Wolfy said,

    I think that’s a factor of limited media budgets and execs wanting to hit too many birds with one stone. They probably have that ad in a couple of different mags that might not fit well.

    The funny thing to me is that traditional advertisers and marketers see the need for integration with multiple media, they just haven’t recognized that it needs to go farther than TV, Print and Outdoor.


  2. 2

    Anon Guy said,

    I’ve seen this “see our ad in ….” used quite a few times and, yeah, sometimes the magazine choices seem odd given the TV demographics. But, I’m wonder if it isn’t some kind of government requirement. If you see those ads in magazines, it’s usually a multi-pager with the last one devoted to all the technical specs and what can potentially go wrong. The kind of stuff one can’t, and wouldn’t want to, squeeze into a 30-second spot. So perhaps that is a way for the TV ads to get around having to make a myriad of disclosures. It lets the audience know if they want the complete scoop they can read it in whatever magazine they bought an ad in that month (in this case, LHJ). Nobody does, but it probably fulfills some FDA rule.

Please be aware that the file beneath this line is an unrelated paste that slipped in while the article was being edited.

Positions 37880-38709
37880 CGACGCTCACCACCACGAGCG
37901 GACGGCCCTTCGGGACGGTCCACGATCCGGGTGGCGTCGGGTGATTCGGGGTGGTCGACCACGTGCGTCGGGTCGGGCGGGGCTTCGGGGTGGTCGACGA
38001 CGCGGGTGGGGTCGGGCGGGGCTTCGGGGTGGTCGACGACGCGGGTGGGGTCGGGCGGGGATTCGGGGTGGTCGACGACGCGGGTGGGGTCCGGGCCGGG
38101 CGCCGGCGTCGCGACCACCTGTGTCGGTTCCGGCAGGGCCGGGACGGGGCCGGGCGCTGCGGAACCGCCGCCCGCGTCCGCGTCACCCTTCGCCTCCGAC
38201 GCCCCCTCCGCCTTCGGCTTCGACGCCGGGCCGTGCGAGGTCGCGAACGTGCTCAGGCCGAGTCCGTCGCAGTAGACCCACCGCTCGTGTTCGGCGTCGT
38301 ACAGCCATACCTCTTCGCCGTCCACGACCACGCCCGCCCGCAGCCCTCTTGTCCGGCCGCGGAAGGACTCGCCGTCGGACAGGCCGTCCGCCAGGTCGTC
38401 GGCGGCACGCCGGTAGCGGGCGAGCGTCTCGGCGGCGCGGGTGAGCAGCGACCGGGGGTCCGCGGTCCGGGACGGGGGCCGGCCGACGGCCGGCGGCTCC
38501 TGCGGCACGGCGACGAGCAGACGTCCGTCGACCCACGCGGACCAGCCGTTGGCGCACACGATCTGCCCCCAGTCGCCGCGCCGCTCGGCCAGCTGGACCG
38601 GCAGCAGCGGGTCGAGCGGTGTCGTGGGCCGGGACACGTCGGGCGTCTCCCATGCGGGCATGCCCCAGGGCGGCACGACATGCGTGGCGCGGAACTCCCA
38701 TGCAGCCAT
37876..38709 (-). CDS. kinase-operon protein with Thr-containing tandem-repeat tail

• 3

      Mike McDowell said,

      I had considered that, too. You’d figure that the requirement to house more information would be fulfilled with referring people to their website. It’s probably more difficult to find an issue of Ladies Home Journal, and then thumb through for the ad than it is to find an Internet connection. If that is an FDA policy – it surely is an odd and outdated one.

  3. 4

    Ryan Jerz said,

    I think the Anon Guy is right. Every single prescription drug that is advertised on TV has a “See our ad in XXX” somewhere, so it must be required to be printed somewhere. And if you’ve ever actually seen one of the ads in a magazine, you’d realize that they’re probably really expensive. They take up two full pages or more with all the stuff they have to print. So they may forgo demographics and choose the cheapest on that fulfills the requirement.

    • 5

      Mike McDowell said,

      I wish somebody knew the actual answer to that question: “Is it required to have a print ad version of your ad if you’re a drug company running a TV ad?”

      I’ll try to do some investigation and post a follow up.

  4. 6

    kinggame said,

    I have no idea what COPD is, but if it’s something that is more likely to target the elderly it’s another reason to refer to a magazine rather than the Internet. It’s stereotyping to say, but a good percentage of seniors really are still very uncomfortable with almost anything online.

    • 7

      Mike McDowell said,